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Sundance review: “The Lifeguard”

by on January 24, 2013


As a character study of an almost-30-something going through a midlife crisis a few years early, The Lifeguard offers some strong performances, but ultimately lacks buoyancy as a fulfilling drama.

Kristen Bell does a fine job carrying the film as Leigh, the crisis kid in question, who finds her aspiring journalism career and relationship status lacking and decides to simply walk away from her life in New York City and return to her parents’ Connecticut home. The folks’ are happy enough to welcome their former valedictorian and swimming star at first, but it quickly comes clear that Leigh has no plans of moving on any time soon.

Indeed, Leigh’s only plan seems to be retreating into her high school past, taking her old lifeguard job and striking up a friendship with some local teenage skaters. She manages to reconnect with some of her old friends and drag them into her personal devolution for a while, but even they eventually realize that Leigh’s judgement is seriously misguided.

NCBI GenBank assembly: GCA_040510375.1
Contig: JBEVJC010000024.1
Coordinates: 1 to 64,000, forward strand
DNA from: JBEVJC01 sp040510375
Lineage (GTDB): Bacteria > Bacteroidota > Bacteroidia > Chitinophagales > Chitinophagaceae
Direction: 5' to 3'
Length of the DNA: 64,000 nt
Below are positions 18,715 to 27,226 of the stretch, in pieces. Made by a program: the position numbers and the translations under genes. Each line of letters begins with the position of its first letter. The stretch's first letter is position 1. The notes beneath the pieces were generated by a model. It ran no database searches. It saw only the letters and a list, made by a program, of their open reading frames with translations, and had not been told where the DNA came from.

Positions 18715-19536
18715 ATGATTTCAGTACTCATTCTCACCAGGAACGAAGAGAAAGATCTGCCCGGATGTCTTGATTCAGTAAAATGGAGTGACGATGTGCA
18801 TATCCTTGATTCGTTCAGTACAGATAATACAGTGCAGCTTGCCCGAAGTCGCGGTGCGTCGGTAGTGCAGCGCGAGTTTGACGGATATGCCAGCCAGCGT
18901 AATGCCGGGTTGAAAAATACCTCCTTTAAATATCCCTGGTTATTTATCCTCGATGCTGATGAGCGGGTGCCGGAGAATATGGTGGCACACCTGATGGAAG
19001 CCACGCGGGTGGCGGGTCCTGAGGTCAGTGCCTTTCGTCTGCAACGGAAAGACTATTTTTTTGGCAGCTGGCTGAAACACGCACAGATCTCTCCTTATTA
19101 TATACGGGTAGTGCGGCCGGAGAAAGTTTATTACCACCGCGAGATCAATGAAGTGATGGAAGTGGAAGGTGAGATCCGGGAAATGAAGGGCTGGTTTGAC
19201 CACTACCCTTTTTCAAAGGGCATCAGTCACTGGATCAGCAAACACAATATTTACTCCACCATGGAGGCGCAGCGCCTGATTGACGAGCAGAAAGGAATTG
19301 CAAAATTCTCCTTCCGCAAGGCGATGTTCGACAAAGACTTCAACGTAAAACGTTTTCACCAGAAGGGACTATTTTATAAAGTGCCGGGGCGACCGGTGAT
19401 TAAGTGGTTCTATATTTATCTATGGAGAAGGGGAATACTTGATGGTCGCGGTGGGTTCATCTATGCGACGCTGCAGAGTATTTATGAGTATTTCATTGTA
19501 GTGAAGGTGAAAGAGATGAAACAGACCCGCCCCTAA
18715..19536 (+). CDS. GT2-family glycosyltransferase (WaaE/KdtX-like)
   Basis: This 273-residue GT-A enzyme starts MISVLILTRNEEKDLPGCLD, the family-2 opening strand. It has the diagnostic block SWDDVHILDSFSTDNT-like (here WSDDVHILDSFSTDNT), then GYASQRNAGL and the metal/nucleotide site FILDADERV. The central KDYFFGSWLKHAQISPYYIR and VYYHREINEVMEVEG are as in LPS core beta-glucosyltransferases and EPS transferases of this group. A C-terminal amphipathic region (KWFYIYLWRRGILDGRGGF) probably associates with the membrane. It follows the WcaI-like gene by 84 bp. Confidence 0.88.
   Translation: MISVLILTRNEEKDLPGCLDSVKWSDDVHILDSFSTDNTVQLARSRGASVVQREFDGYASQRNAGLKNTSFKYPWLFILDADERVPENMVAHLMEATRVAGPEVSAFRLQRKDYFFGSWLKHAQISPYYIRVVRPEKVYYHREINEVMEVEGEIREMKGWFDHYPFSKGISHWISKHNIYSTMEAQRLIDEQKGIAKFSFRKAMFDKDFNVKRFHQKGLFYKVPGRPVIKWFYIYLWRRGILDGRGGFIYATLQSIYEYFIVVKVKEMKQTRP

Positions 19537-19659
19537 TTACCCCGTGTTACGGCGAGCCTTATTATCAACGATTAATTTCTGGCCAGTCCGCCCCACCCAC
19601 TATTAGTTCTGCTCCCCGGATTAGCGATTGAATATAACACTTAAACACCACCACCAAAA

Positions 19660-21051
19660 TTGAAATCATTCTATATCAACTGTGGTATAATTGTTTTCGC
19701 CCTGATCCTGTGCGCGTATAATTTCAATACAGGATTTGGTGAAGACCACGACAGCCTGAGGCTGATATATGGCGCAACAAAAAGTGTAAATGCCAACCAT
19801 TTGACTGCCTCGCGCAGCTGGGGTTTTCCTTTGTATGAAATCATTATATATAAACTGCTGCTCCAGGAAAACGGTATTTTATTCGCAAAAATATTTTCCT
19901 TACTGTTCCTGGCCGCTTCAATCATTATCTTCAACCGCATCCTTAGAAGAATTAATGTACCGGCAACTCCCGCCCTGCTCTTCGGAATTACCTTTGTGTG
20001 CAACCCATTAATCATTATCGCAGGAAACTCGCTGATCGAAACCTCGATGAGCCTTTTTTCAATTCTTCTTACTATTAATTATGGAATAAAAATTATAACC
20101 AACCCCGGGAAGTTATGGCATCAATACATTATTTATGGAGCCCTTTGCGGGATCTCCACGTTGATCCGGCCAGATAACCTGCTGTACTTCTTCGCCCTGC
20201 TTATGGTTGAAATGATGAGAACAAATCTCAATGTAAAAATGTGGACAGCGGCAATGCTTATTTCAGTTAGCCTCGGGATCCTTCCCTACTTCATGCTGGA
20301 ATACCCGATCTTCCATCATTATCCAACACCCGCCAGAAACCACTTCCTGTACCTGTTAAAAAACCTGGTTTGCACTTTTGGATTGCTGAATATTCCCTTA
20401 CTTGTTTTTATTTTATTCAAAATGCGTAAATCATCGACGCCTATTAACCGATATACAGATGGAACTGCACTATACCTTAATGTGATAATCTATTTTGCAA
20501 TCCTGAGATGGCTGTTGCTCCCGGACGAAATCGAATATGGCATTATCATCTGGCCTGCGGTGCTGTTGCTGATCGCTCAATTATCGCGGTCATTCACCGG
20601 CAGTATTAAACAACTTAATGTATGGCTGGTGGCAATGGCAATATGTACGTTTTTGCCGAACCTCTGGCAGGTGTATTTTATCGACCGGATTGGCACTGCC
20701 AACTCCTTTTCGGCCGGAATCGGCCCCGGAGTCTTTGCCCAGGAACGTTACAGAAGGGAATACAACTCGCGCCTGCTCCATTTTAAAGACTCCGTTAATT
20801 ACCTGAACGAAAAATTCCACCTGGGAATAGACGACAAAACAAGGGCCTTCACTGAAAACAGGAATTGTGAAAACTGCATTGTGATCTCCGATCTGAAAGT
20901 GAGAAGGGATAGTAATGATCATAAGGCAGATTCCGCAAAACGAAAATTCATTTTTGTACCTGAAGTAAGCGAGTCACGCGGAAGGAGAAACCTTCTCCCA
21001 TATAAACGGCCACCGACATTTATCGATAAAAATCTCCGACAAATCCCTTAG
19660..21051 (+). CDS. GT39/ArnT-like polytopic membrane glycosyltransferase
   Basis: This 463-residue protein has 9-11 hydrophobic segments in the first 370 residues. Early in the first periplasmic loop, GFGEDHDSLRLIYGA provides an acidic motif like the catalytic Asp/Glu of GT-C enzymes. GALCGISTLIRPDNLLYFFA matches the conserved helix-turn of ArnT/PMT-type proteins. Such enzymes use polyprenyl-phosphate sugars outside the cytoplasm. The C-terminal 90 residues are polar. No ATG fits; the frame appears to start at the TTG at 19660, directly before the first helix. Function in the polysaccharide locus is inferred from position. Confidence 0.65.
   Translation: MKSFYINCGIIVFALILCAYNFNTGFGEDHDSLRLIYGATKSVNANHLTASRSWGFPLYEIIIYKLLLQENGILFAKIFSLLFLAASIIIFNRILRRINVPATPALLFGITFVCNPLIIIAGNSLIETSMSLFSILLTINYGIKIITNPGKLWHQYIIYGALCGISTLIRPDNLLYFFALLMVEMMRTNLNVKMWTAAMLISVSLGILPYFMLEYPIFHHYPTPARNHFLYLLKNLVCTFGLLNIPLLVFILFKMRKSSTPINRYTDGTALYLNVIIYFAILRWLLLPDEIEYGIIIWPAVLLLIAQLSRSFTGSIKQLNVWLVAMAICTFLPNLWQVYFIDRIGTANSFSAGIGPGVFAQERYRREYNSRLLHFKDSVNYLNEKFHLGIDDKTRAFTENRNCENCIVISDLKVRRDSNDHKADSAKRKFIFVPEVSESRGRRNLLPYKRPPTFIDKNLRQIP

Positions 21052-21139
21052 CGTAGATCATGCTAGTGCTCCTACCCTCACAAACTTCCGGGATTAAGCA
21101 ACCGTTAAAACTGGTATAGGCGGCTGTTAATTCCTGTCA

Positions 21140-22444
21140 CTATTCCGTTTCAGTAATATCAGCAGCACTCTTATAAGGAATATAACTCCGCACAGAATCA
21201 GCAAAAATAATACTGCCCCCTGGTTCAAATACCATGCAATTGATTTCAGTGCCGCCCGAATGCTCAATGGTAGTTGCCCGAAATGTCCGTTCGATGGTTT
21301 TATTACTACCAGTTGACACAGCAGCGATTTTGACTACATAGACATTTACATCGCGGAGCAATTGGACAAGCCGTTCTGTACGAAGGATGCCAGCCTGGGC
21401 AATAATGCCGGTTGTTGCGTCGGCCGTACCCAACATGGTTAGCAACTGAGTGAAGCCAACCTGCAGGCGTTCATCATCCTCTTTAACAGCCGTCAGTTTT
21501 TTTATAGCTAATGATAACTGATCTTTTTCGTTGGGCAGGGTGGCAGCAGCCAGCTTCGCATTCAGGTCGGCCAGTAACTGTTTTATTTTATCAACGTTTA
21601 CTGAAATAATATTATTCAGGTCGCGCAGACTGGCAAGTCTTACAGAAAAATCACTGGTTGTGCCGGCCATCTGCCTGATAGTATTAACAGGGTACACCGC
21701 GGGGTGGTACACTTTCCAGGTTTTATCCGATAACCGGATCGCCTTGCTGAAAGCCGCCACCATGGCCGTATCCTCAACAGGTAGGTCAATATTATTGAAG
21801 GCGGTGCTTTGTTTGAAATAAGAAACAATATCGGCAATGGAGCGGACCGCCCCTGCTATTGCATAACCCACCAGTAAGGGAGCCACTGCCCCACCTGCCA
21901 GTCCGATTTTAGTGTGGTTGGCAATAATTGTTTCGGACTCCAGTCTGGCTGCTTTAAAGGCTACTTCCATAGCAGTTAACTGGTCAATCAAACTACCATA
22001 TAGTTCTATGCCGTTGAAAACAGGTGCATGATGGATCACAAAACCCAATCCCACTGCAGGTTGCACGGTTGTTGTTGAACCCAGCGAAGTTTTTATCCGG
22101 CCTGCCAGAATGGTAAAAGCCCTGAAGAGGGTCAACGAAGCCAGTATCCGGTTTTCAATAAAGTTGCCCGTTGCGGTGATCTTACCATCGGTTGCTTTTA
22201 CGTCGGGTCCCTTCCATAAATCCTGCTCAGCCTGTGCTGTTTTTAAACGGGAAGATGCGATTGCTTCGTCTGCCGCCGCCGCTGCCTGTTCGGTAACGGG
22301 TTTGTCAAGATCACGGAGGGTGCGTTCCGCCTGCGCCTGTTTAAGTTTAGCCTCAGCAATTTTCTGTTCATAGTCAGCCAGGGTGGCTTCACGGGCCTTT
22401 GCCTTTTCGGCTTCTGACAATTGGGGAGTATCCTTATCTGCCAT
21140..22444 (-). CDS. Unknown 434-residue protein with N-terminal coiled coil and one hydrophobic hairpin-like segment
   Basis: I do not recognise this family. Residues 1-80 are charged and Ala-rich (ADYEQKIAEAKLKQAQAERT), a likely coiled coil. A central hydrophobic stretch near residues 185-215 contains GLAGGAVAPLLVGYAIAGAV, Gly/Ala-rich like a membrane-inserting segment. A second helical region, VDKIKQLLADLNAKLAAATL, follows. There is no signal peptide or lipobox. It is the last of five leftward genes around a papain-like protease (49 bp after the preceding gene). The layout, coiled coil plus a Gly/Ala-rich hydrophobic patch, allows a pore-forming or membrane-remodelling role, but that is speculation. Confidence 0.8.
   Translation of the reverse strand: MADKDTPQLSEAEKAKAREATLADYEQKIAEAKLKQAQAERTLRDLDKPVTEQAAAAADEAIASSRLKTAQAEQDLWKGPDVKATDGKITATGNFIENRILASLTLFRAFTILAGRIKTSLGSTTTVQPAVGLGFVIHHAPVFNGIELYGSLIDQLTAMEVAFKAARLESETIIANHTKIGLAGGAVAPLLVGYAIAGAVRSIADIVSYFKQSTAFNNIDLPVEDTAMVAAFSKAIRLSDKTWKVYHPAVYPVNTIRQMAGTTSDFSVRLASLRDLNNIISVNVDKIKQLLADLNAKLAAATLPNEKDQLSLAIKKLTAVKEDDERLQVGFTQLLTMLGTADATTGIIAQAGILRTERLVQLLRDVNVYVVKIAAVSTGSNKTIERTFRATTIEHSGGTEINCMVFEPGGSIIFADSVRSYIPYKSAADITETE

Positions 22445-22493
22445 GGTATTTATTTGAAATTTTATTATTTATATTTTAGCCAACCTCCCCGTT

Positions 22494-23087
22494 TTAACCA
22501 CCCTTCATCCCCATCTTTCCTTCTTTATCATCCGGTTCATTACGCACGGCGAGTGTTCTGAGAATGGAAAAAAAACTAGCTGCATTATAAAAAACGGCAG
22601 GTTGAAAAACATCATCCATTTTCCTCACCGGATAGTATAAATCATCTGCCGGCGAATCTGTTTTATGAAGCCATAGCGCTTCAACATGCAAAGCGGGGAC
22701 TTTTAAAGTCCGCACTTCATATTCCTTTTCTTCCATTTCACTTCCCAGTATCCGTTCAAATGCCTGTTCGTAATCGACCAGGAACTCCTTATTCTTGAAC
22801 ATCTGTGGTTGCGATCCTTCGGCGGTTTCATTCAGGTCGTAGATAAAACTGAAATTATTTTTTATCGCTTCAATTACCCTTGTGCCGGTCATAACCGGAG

Alex Shaffer as Leigh’s teenage lover is noteworthy, as is Martin Starr as Leigh’s closted gay friend. But as the story unfolds, the audience is left searching for anything satisfying to hold on to. Writer/director Liz Garcia gives short shrift to the setup of Leigh’s breakdown in the city, and while watching Leigh cut loose is okay for a while, there’s no redemption coming. There’s just bad decision followed by bad decision as Leigh manages to screw up the lives of virtually everyone she cares about. Hence the irony of her job title.

Sadly, that’s probably the most clever thing about The Lifeguard.

Remaining screenings:

Jan. 25, 3:15 p.m., Eccles Theatre, Park City

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